building a police state

27 Aug

By Mike Bibb columnist

“We cannot continue to rely only on our military in order to achieve the national security objectives we’ve set. We’ve got to have a civilian national security force that’s just as powerful, just as strong, just as well-funded.” — Sen. Barrack Obama, July 2008.

The first thing that comes to my mind when reading the president’s 2008 campaign statement is what exactly does he mean by “We?”

Secondly, he insists that “to achieve the national security objectives,” a giant security (police) force must be established that is “just as powerful, just as strong, just as well-funded” as our military.

Kind of a strange statement from a former university constitutional law professor, considering the fact the U.S. Constitution was the result — at least in part — of oppression the British army inflicted upon the colonists, no doubt in the name of what the Red Coats considered “national security.”

The “War on Terror”  and “In the interests of national security” chant has become the accepted excuse for increasing surveillance on not only those suspected of having evil intentions but also upon millions of ordinary citizens whose only national security threat is that they made a phone call to order a home delivery pizza or e-mailed a friend the latest football office pool or called home to wish granny a happy birthday.

To compliment this national spying activity, the president said he would like to build a “national security force” to make sure everyone is safe from harm’s way. A force as powerful as the Army, Navy, Air Force and Marines — combined.

My gut reaction is, what for? While my suspicious concerns prompt me to question the motives of a president promoting such an authoritarian proposal. Especially considering the recent revelations concerning the IRS and National Security Agency’s abuse of power against nearly everyone.

A national police force would be even more frightening. Does anyone still remember world history from the 1930s or is that not even taught anymore?

Also, if we’ve now reached a point where the armed forces and all the various federal, state and local police agencies are considered insufficient to deal with a national security threat, then does the president really think the creation of another police force, administered by Homeland Security, will provide a significant deterrence to any real or imagined danger, both foreign and domestic?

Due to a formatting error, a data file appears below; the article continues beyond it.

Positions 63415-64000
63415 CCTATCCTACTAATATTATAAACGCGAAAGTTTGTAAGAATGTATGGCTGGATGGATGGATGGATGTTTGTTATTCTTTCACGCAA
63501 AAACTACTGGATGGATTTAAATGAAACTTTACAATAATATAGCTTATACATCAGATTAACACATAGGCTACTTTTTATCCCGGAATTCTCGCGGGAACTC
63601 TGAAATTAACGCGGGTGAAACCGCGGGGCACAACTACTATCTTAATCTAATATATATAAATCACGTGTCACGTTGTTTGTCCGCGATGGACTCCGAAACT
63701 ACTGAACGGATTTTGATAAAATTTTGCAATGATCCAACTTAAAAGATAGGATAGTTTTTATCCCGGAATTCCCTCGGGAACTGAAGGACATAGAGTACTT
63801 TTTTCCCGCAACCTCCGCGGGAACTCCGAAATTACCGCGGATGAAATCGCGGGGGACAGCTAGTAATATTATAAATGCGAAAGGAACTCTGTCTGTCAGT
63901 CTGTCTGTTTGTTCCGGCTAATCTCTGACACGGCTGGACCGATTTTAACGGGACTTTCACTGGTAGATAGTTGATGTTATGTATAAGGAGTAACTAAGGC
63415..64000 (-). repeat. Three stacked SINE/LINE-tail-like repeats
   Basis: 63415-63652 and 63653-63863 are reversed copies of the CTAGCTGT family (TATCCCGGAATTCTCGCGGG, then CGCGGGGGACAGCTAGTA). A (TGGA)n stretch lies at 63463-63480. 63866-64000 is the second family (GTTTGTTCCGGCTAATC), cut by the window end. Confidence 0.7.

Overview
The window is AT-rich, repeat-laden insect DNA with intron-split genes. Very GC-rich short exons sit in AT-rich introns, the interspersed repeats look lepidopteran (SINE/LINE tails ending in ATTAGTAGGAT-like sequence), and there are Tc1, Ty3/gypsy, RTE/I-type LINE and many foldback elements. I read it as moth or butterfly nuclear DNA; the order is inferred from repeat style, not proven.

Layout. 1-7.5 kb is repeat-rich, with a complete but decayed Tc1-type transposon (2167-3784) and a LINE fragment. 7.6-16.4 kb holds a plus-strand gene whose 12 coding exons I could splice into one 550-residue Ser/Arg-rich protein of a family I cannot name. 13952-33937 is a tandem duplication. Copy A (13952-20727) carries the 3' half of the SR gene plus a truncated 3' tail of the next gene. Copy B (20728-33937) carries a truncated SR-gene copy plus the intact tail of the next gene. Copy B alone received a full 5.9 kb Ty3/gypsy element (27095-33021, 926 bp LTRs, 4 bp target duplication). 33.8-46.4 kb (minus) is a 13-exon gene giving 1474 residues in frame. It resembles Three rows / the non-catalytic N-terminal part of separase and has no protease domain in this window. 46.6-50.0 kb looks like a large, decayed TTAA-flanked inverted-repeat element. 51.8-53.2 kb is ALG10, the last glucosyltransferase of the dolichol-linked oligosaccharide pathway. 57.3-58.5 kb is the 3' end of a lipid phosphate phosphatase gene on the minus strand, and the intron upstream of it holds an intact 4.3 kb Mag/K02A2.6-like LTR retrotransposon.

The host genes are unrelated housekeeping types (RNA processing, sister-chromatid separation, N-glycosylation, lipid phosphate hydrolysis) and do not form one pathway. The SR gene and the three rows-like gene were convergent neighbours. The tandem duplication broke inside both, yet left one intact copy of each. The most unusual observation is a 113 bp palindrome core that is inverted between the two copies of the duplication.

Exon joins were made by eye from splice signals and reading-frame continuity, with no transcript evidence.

Or maybe this new police force is actually designed to provide eventual control of us?

Retired Marine Corps Col. Pete Martino, of Concord, N.H., thinks this might be the case. During a recent city council meeting, the colonel’s comments caused quite a stir and have gone viral on the Web.

In essence, the colonel says he has become alarmed over civilian police forces taking on the training, tactics, appearance and conduct of U.S. military units. The inclusion of military-grade weapons, similar uniforms and vehicles is additional evidence, he maintains, to a kind of morphing of independent police departments into paramilitary style organizations.

The use of heavily armed SWAT teams to resolve certain situations is becoming increasingly prevalent. More than 100 SWAT raids are conducted a day, a dramatic increase from a decade ago. Often these raids are classified as “No Knock,” meaning the police can charge into someone’s home or business without announcing their presence. Obviously, these tactics sometimes go awry and innocent people are injured or killed as a result.

Close to home, an example of a SWAT team’s overreaction was the killing of Tucson citizen and former Marine Jose Guerena. On the morning of May 5, 2011, Guerena had returned home following working the night shift at one of the local copper mines.

A short time later, four different police agencies, including a SWAT team, surrounded Guerena’s home and began yelling for him to come out. Not knowing who they were or what they were there for, he placed his wife and young son into a closet, grabbed his rifle and stepped into the hallway to confront the intruders.

SWAT fired 70-90 rounds, instantly peppering the hallway, with more than 30 ripping through Guerena’s body. The police then denied him medical attention, and Guerena eventually bled to death.

Guerena never returned a single shot. In fact, his rifle was still on safe when the SWAT team entered to search the home.

The alleged reason for all this show of force: Guerena was suspected of dealing drugs from his home. As it turned out, he wasn’t dealing drugs, and the police found no evidence of such activity in his home.

Later, the City of Tucson was compelled to financially settle with the wife. No disclosure of the amount was released.

In Concord, the colonel’s ire was prompted by the city’s desire to purchase a $258,000 military-type vehicle called a Ballistic Engineered Armed Response Counter Attack Truck, or BearCat. The vehicle is designed to transport police officers to an incident location. Kind of like an armored military personnel carrier.

In addressing a crowded Concord Council meeting, Col. Martino said, in part, he believes “What’s happening here is we’re building a domestic military because it’s unlawful and unconstitutional to use American troops on American soil. So, what we’re doing is building a military. We’re building a domestic army and we’re shrinking the military because the government is afraid of its own citizens.

“The last time more than 10 terrorists were in the same place at the same time was Sept. 11. And all the vehicles in the world wouldn’t have prevented it or helped anybody.

“So I don’t know where we’re gonna use this many vehicles and this many troops. Concord is just one little cog in the wheel. We’re building an army over here, and I can’t believe people aren’t seeing it.


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Posted by on August 27, 2013 in Uncategorized


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